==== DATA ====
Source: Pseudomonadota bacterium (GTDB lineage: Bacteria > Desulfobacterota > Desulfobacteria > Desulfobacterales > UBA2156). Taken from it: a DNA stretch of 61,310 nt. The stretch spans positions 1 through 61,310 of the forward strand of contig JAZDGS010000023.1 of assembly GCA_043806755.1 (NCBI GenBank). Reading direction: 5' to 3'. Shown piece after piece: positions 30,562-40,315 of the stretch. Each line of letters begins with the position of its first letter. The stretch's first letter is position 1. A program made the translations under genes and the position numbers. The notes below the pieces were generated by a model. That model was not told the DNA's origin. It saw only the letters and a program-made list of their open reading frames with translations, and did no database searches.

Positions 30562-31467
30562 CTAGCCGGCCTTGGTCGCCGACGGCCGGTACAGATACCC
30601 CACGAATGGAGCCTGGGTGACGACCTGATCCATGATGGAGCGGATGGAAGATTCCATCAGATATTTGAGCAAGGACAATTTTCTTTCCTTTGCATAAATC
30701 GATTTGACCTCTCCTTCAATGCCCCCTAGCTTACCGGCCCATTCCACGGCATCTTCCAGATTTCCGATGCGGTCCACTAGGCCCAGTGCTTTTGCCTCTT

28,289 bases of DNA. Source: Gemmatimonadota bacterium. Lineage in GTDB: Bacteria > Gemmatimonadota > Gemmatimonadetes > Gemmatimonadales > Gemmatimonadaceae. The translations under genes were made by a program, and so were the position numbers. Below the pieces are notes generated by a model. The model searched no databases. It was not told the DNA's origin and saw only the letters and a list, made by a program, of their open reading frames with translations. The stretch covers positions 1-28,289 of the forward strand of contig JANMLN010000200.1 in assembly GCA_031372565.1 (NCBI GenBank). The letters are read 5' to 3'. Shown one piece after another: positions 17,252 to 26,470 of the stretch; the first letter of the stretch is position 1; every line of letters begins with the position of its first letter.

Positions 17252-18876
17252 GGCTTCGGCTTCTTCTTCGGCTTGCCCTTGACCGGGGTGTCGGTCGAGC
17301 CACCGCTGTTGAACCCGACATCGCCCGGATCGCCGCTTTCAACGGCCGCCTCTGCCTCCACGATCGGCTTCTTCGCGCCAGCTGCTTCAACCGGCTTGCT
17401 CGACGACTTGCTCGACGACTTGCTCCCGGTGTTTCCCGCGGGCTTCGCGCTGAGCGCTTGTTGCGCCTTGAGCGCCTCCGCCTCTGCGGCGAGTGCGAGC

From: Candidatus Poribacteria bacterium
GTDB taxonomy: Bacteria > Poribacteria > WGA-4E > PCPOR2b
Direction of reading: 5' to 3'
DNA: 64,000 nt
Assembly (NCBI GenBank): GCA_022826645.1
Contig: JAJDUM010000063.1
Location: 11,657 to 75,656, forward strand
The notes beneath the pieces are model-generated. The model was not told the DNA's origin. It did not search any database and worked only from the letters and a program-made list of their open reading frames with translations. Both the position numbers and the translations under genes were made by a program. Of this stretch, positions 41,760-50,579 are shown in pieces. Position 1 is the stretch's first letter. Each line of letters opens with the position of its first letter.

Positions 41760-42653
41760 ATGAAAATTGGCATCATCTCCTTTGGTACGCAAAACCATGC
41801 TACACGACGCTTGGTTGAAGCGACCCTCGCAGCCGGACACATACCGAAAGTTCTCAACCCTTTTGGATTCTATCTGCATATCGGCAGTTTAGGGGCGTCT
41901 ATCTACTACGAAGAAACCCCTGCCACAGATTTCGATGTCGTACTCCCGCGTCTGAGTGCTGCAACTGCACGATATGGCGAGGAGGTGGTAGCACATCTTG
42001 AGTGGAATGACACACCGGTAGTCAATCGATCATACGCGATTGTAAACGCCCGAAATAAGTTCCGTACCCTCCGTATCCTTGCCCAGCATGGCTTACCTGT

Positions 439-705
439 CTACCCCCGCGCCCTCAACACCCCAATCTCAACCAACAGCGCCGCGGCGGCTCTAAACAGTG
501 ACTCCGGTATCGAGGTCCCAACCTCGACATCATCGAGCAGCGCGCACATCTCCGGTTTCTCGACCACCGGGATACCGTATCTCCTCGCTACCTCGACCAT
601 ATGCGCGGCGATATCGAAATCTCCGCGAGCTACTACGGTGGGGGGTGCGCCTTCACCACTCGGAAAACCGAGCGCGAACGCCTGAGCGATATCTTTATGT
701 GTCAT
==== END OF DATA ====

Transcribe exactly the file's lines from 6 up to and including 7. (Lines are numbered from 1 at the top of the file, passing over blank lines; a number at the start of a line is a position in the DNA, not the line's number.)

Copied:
28,289 bases of DNA. Source: Gemmatimonadota bacterium. Lineage in GTDB: Bacteria > Gemmatimonadota > Gemmatimonadetes > Gemmatimonadales > Gemmatimonadaceae. The translations under genes were made by a program, and so were the position numbers. Below the pieces are notes generated by a model. The model searched no databases. It was not told the DNA's origin and saw only the letters and a list, made by a program, of their open reading frames with translations. The stretch covers positions 1-28,289 of the forward strand of contig JANMLN010000200.1 in assembly GCA_031372565.1 (NCBI GenBank). The letters are read 5' to 3'. Shown one piece after another: positions 17,252 to 26,470 of the stretch; the first letter of the stretch is position 1; every line of letters begins with the position of its first letter.

Positions 17252-18876